The Fight Against Dewormer Resistance: What Can You Do?

Life at times is rather complex – and requires us all to adapt. Adaptability is a valuable trait in evolution that has been endowed by nature to many of the organisms present on earth.

Most of us are aware of the growing problem of the resistance of various forms of bacteria to certain antibiotics. Doctors now are administering counteractive medications when the situation deems it necessary. You should not be surprised when these medications are targeted against parasites. As they, too, have adapted well to the medication-drenched environment that surviving is not a problem for them. And for horse owners, this could be a major problem.

What Happens in Drug Resistance

In the different equine parasite species, there will be one that develops genes that makes them invulnerable to certain deworming agents more than other kinds. Once they survive a deworming routine, they will move on to the next phase – breeding. They will be lucky enough to pass down their “advantageous” gene. The sad fact is that the parasites with the gene advantage tend to increase while those that do not develop resistance tend to diminish in numbers.
The results then become obvious – the so-called equine dewormers that we use become less and less effective. This is due to the increased survival rate of the worms from resistance. It is always advised that using a different class of deworming agent helps to increase success rate of killing the parasites.

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Be Careful with Your Favorite Deworming Agent

Because you have discovered that a compound like Ivermectin has been so effective in eliminating unwanted worms, you may decide to stick to it. While it may be tempting to do so – don’t. This can develop into a problem of parasite resistance. These resistance problems are not innate – they develop. Which means that these parasites mutate over time in a specific population. These mutations can be beneficial to the organism (because it allows them to become resistant to medications). However it can be a serious health threat for the host.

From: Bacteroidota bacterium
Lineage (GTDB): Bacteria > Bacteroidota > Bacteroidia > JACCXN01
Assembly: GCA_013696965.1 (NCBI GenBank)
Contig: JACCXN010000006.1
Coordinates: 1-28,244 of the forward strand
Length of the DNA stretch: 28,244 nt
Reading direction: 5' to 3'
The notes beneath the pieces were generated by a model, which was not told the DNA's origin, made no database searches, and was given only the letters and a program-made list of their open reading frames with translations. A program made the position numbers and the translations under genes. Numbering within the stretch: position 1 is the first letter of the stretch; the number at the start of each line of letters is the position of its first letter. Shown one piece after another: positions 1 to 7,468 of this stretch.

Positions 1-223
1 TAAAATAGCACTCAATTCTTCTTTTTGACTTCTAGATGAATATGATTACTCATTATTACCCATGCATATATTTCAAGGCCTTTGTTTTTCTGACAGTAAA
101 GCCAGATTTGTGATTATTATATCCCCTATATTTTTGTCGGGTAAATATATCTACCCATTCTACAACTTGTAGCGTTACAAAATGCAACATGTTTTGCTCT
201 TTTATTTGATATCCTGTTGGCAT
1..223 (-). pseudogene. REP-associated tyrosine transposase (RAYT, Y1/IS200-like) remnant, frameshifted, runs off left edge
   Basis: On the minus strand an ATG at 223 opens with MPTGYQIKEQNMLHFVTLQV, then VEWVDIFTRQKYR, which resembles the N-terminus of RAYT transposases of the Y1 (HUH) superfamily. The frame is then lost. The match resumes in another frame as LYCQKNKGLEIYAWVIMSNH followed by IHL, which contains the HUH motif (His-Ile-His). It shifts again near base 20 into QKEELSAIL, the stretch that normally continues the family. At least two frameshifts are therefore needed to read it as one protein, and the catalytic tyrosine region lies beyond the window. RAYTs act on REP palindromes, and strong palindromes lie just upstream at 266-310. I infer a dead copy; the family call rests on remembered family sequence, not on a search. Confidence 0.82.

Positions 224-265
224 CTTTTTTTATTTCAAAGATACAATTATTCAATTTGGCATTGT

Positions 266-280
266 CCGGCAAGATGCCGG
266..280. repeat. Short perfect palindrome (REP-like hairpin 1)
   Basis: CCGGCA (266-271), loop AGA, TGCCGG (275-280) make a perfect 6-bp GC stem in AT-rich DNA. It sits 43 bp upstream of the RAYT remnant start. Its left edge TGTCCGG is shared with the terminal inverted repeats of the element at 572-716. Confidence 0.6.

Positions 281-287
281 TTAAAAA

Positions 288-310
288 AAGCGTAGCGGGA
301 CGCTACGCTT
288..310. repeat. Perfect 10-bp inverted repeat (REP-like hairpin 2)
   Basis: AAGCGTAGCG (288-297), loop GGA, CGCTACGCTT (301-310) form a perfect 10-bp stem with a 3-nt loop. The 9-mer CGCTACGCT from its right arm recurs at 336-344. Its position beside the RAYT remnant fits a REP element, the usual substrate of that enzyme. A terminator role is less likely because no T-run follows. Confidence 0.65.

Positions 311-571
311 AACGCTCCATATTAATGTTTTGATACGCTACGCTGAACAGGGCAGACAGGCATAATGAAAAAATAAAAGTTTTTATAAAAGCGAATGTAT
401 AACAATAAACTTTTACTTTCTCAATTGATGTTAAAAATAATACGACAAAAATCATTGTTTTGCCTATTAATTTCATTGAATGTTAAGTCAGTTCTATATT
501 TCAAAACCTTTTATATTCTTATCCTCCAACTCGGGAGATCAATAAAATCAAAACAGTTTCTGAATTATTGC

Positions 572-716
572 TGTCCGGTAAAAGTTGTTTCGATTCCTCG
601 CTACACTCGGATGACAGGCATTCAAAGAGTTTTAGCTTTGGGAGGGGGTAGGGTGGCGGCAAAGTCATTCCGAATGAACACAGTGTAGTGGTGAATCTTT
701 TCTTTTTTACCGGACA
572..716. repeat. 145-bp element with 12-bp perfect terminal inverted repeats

Dewormer resistance is now a global problem. The patterns could differ from one country, region, or farm to another.

The Value of Fecal Egg Count Test

Parasite resistance is a serious problem for many horse owners. Fortunately, fecal egg count tests can be performed to identify if your farm has been affected by the problem. This test measures the parasite egg count in your horse before and after administering the deworming agent to see if the particular agent is effective in treating parasite infestation.

It is important to understand that fecal egg count testing should be performed before you think about giving your horse any deworming medications in order to have a basis of information that you can compare with.

For instance, you are using a benzimidazole (fenbendazole) class of wormers and you will expect that there will be a 90% reduction rate in the egg count. If the results show that the rate is lower than that, there is a possibility that resistance has inflicted your farm – at least to that specific class of wormer.

The fecal egg count test is an important tool to assess how great or less of a problem resistance is to your specific location. Keep in mind that it’s best to ask your local veterinarian for help when it comes to doing this particular test and getting advice based on the results.